While some reform measures could have a significant cost impact on our industry, Citi believes they are necessary. Carefully considered reforms agreed upon by Government, business and consumers would lead to a healthier, more stable system. We commit to work with the Administration, with Congress and within our industry toward this goal.
How Citi is Embracing the New Reality
Given Citi’s size and global reach, and its exposure to subprime-related asset classes, the systemic factors at the root of the financial crisis, and their confluence, combined to impact Citi’s financial performance dramatically.
In response, we have taken responsibility for putting our own house in order. As a result, Citi is now a smaller institution that is focused on being a bank – not a financial supermarket. We are building on our distinctiveness as a global bank where everything is ultimately centered on helping our clients and customers connect with the world and facilitating the flow of capital that we believe is a catalyst to a U.S. economic recovery through manufacturing, exports and trade. And, we have developed a culture of responsible finance, including through a different approach to risk management, asset liability management and risk return.
- • First, we have raised capital, sold businesses to generate additional capital and reduced assets. The actions we took in 2009 included exchanging certain preferred securities and trust preferred securities held by the U.S. Government, private investors and public investors for common stock and raising new capital from the public markets in December as part of our agreement to repay TARP. As a result of our actions, Citi’s capital ratios are among the strongest in the financial industry. At the end of 2009, our Tier 1 Common Capital was $104.5 billion, up almost $82 billion from the end of 2008. Our Tier 1 Capital ratio – a key measure of capital strength – was 11.7%, while our Tier 1 Common ratio was 9.6%, up from 2.3% a year earlier.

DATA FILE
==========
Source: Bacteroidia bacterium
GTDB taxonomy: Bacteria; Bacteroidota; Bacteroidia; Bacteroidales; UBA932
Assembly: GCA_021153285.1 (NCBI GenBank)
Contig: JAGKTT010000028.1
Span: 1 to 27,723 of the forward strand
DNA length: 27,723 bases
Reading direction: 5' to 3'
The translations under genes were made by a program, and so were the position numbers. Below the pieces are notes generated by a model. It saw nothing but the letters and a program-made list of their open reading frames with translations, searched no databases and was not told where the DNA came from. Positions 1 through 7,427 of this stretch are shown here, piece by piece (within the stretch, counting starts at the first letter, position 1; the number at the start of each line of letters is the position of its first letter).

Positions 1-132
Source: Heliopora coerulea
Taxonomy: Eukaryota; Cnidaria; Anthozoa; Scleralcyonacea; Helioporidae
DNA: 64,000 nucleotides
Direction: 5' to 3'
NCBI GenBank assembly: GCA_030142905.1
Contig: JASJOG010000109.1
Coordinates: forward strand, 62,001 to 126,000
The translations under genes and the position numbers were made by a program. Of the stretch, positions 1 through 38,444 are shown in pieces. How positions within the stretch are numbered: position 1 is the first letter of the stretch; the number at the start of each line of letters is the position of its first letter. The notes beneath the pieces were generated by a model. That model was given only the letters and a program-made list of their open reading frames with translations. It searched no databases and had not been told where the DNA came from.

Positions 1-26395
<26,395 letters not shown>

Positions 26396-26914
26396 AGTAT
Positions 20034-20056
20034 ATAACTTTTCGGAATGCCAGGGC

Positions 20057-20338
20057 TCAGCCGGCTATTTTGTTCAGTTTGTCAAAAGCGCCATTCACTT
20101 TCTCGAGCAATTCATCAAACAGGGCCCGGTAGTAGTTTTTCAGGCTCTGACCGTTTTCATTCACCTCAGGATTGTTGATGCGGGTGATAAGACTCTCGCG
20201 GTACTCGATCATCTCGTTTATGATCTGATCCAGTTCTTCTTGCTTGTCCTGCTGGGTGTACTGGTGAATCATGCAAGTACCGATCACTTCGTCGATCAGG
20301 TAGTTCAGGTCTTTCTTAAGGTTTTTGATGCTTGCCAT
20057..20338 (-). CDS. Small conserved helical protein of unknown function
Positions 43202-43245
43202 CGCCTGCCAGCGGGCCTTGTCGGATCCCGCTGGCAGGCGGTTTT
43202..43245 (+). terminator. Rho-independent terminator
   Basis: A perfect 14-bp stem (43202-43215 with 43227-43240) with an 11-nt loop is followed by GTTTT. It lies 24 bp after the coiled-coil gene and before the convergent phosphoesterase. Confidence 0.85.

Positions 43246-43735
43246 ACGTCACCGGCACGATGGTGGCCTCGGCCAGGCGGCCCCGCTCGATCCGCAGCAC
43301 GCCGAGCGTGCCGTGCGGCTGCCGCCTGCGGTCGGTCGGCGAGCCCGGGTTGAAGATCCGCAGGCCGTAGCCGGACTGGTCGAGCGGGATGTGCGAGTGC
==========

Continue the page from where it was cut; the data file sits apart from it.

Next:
- Second, we have rebuilt our senior management team. In particular, we have focused on strengthening risk management through regular stress testing and scenario analyses. Our Chief Risk Officer has not only changed the way we look at risk but he has made sure that we have risk managers assigned to oversee businesses, regions, and important product areas. At the same time, our Board of Directors has installed seven new members, all of whom have significant experience in financial services, and our Board has established a separate Risk and Finance Committee, comprised entirely of independent directors, to focus on risk oversight issues. We have also structured our compensation programs to ensure they further incentivise performance that contributes to the long-term success of the company and do not encourage excessive risk taking.